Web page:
South Africa’s ambassador to Israel, Ismail Coovadia, is set to face the wrath of the Israeli government this week after the department of trade and industry announced that certain goods originating from Israel would have to be re-labelled to indicate they actually came from Occupied Palestinian Territories.
The two singers, so different in so many ways, defined their music and their respective eras so precisely as to make it almost impossible for anyone else to fill their enormous shoes. Both died this past weekend – Summer on 17 May, age 63, and Fischer-Dieskau, age 86, the following day. J BROOKS SPECTOR pays his respects.
If you are a pupil who is going to sit for the matric exam in Tembisa near Midrand, the odds of getting into university are stacked against you. Fortunately, there’s an organisation that’s changing the fortunes of hundreds of youngsters in Tembisa and beyond. It’s called IkamvaYouth and they’re teaching pupils to work hard, take responsibility and start believing in themselves.
It was bound to cause a storm. The image of President Jacob Zuma in a Soviet-style stance, his genitalia exposed. What it really showed was exactly how divided we still are, which means we still don’t have a clue who we are.
A lap time of 8min 07sec around the notorious Nürburgring circuit is enough to make even the most seasoned racing driver take notice. That those digits refer to the current lap record for front-wheel drive, standard production cars is quite astounding. And the record holder hails from France. DEON SCHOEMAN drives it.
When South African photojournalist Anton Hammerl was killed in Libya last year, he left behind a wife and three small children. Some of the biggest names in photography came together last week to ensure his family would a future.
For a week, South Africans have been huffing and puffing about the president’s depiction in Brett Murray’s artwork, The Spear. Tomorrow, the matter comes before a judge and one of the houses – freedom of expression or the right to dignity – has to crumble. ALEX ELISEEV explores a case which has divided a nation.
Many of the tweets joked about camel milk and the possibility of, perhaps next year, camel cheese, Insha’Allah. Others spoke of the “rebirth of hope”, while one participant tweeted “TedxMogadishu event was not a success by itself. Poorly organised, no sound system, didn’t follow the ted rules…” Wait a bit, did that tweet say TedxMogadishu? As in Somalia, Mogadishu? On the same day that news reports told of five Somalis killed in bomb attacks in the capital, tweets and video emanated from a secret location in Mogadishu, known only to the participants?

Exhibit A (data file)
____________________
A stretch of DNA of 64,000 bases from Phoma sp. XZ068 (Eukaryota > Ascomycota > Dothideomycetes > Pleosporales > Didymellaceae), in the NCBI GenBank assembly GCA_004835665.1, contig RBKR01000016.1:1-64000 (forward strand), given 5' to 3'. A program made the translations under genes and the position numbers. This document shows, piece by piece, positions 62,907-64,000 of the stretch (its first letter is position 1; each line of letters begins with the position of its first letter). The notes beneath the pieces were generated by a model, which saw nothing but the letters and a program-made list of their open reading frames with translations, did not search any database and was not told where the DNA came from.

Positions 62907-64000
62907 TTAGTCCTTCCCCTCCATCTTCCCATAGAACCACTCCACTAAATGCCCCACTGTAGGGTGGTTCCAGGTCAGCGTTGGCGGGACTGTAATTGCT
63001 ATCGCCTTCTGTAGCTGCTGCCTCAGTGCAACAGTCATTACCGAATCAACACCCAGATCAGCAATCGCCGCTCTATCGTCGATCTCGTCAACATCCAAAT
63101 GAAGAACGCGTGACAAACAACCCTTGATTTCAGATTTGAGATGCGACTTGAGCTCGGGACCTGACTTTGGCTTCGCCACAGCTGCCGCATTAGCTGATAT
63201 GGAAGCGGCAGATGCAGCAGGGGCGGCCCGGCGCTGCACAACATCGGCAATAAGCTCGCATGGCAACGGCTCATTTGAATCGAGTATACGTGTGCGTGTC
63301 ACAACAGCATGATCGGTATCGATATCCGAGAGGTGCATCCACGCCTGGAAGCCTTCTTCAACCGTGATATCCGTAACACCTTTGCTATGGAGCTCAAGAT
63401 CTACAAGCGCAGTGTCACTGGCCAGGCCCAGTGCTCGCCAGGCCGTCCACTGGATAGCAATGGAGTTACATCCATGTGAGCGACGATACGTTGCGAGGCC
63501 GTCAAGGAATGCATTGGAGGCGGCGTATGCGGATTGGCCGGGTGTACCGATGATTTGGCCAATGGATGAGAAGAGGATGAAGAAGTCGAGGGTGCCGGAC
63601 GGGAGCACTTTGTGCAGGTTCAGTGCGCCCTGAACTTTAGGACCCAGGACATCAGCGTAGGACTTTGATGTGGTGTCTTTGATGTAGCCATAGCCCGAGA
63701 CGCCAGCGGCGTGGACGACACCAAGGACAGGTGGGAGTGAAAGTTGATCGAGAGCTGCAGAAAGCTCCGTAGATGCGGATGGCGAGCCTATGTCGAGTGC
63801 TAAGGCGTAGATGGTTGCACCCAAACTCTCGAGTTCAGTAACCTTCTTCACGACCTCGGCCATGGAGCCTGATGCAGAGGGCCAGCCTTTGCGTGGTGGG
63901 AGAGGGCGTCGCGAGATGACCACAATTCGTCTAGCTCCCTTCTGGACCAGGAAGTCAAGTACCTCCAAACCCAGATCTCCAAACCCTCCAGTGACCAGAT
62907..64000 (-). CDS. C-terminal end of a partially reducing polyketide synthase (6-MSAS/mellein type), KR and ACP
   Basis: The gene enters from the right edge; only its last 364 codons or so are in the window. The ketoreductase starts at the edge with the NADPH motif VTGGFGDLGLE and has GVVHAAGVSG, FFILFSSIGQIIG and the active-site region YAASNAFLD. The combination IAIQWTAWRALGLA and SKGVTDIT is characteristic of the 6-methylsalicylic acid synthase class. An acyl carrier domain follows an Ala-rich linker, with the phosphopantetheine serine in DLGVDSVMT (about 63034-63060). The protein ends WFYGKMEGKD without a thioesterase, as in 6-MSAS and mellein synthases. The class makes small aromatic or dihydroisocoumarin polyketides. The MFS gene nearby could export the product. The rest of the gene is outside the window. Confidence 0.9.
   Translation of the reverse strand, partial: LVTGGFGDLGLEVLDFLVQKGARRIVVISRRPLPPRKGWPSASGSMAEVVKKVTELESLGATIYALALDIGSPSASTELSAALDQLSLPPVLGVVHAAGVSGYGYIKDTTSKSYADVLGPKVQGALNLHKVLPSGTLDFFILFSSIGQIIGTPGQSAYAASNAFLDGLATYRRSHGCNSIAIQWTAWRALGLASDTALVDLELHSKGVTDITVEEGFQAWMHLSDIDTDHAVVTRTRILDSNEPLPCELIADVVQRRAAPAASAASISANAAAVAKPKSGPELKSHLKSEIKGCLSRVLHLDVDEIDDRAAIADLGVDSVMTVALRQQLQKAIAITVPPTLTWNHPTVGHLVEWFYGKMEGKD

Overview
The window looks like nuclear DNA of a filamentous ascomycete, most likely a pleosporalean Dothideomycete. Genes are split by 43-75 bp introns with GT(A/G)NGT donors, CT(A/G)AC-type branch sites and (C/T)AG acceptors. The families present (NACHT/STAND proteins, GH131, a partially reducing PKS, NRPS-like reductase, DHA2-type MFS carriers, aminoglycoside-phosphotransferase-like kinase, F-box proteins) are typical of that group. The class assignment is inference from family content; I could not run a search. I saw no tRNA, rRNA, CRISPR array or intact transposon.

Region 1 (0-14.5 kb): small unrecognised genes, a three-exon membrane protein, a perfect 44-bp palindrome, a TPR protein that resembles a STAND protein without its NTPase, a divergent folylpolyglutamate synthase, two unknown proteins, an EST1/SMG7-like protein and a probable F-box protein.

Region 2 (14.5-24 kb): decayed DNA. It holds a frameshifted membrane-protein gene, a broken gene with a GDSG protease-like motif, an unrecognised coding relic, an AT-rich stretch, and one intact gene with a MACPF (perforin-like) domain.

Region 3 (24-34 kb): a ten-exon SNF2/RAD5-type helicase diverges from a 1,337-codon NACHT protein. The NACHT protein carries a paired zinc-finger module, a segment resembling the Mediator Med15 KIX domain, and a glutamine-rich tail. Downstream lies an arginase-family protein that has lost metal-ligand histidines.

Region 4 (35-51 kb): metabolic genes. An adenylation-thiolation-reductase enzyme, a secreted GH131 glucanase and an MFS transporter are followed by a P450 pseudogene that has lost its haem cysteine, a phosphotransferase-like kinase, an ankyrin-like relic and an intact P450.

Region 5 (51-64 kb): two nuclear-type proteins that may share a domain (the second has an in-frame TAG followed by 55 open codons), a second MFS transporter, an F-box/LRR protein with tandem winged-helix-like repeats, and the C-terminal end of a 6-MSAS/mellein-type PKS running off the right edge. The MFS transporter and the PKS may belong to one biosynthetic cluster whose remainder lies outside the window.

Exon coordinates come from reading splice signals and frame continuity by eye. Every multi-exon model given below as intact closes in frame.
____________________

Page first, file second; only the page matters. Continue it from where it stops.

Steven Boykey Sidley has leapt into the literary limelight with a book called Entanglement. It’s a glorious mash-up of Phillip Roth, Saul Bellow, Ian McEwan and Elmore Leonard. Horny, heady and thrilling, Entanglement is a beach read for people who would rather be shot than go to the beach.
Premiered in 2007 at the Public Theater in NYC, acclaimed by critics from the New York Times and Chicago Tribune, The Brothers Size is a hypnotic, timeless, poetic play about brotherhood, love and differences. Now on stage at the Baxter Theatre, it’s not to be missed.
You think after school you’ll go to university, get a good degree and impress some potential employer. There will be mutual respect, you’ll stay with the company for the rest of your life and head off into a sunny, secure retirement. Right? Wrong.
Cosatu’s intimidatory tactics and violence at the DA’s march on 15 May 2012 has solicited criticism from even the most impoverished communities in South Africa. The question must be asked, does Cosatu and its alliance partners still represent the interests of the poor and unemployed, or are they simply protecting their positions of hegemony?
On a few occasions, readers of Daily Maverick have queried how I can write critically about the ANC government when I acted as an “aide” to President Jacob Zuma a few years ago. There appears to be a perception that I do so out of bitterness because I was not “rewarded” with a high-flying position in the Zuma administration. Here’s the long answer to that question.
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Photo: Qantas has split its international and domestic operations into two different businesses. REUTERS/Daniel Munoz.